The U.S. Bureau of Labor Statistics (BLS) conducts numerous surveys of hospitals and health care providers that are used by the government to make economic decisions that affect the entire medical care system. Key users include CMS, the Federal Reserve Bank, and the U.S. Congress.  CMS uses these surveys to adjust Medicare Fee-for-Service payments each year, affecting approximately $300 billion in payments.

If you’re contacted by BLS, please participate in the survey to help ensure the data are as accurate as possible. Recently, many health care providers didn’t complete the survey, which can reduce the representativeness of the data and increase volatility in estimates. Your participation in these surveys helps address these issues and increase the validity of the data. Participation is voluntary, confidential, and the data are only used for statistical purposes.

More Information:

February 22, 2021: OIG Report – $4 Million in improper payments for Spinal Facet-Joint Injections

The OIG found that 49 of 100 sampled claims were inappropriately paid by Noridian Healthcare Solutions, LLC to physicians in Jurisdiction E for spinal facet-joint injections. They note that improper payments occurred due to insufficient education to physicians and their billing staff. Based on their findings, the OIG estimated that $4.2 million was improperly paid to physicians. Recommendations for Noridian included recovering the $12,546 in improper payments found in the sampled claims, notify appropriate physicians so they can identify, report, and return any overpayments in accordance with the 60-day rule and provide annual training to physicians and their billing staff. You can read the entire report at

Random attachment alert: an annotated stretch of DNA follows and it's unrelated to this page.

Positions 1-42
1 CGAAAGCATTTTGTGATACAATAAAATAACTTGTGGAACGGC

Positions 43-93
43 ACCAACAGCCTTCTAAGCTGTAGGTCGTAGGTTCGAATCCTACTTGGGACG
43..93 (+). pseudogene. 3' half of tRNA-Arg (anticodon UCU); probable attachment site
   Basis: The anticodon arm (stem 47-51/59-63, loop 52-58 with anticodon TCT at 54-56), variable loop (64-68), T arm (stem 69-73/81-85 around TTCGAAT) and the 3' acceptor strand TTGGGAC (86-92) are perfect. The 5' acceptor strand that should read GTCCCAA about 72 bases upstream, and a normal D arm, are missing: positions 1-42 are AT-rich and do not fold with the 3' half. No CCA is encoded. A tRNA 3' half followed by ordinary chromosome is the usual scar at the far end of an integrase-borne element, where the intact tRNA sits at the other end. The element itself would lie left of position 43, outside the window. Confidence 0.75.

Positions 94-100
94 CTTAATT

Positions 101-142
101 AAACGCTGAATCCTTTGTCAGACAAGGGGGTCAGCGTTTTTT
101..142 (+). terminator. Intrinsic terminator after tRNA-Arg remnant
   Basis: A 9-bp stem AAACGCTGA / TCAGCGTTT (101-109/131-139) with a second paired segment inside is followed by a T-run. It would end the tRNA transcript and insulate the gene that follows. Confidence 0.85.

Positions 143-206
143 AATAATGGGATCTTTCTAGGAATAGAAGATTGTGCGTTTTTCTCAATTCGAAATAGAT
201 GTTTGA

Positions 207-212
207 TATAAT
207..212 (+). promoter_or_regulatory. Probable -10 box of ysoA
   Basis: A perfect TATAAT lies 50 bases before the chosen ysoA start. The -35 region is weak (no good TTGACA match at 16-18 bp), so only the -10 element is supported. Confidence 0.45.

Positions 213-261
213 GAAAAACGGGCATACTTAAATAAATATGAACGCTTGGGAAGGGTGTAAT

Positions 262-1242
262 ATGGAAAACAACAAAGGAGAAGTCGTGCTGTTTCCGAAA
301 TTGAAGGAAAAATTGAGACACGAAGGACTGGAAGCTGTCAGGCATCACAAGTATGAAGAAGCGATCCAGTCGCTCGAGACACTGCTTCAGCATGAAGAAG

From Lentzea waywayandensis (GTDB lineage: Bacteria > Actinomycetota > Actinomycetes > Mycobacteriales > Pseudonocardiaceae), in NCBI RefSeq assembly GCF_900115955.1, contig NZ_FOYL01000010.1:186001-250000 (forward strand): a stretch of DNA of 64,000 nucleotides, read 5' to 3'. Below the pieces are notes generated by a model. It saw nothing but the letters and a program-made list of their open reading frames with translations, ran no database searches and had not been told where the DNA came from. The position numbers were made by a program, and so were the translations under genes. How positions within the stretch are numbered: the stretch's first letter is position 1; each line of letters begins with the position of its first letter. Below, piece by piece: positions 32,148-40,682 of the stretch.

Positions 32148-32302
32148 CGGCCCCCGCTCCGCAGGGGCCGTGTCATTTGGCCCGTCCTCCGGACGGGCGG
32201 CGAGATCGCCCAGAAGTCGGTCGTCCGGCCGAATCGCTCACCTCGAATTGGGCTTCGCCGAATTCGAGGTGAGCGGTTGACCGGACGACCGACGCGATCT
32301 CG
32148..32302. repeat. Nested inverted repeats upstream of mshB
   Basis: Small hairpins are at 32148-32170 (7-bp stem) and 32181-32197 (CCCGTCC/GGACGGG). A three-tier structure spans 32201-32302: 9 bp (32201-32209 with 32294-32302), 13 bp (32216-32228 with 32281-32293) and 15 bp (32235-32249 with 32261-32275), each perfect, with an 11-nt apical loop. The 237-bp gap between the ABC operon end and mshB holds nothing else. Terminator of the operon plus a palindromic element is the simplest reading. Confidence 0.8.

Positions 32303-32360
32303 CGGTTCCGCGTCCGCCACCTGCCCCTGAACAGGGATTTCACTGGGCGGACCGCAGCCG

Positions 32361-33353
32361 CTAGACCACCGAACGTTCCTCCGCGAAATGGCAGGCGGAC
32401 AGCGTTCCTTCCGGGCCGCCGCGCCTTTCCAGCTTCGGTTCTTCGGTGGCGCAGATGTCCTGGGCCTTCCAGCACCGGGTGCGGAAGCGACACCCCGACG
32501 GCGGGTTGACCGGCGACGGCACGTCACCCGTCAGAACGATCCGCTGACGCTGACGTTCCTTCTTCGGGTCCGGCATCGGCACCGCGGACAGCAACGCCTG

Beth Cobb

January 2021 Medicare Transmittals and Other Updates
Published on Jan 27, 2021



January 2021 Update of the Ambulatory Surgical Center (ASC) Payment System

  • Transmittal 10557 Release Date: January 8, 2021
  • What You Need to Know: Transmittal 10546, dated December 31, 2020, has been rescinded and replaced by Transmittal 10557 to correct Attachment B with the addition of missing existing HCPCS J0390, J0745, J2560, 0583T, and Q5118.
  • Link to Transmittal 10557:

Fiscal year (FY) 2021 Inpatient Prospective Payment System (IPPS) and Long Term Care Hospital (LTCH) PPS Changes

  • Transmittal 10571 Release Date: January 15, 2021
  • What You Need to Know: Transmittal 10360, dated September 18, 2020, has been rescinded and replaced with Transmittal 10571 to correct a value in section G. Updating the PSF for Wage Index, Reclassifications and Redesignations and Wage Index Changes and Issues.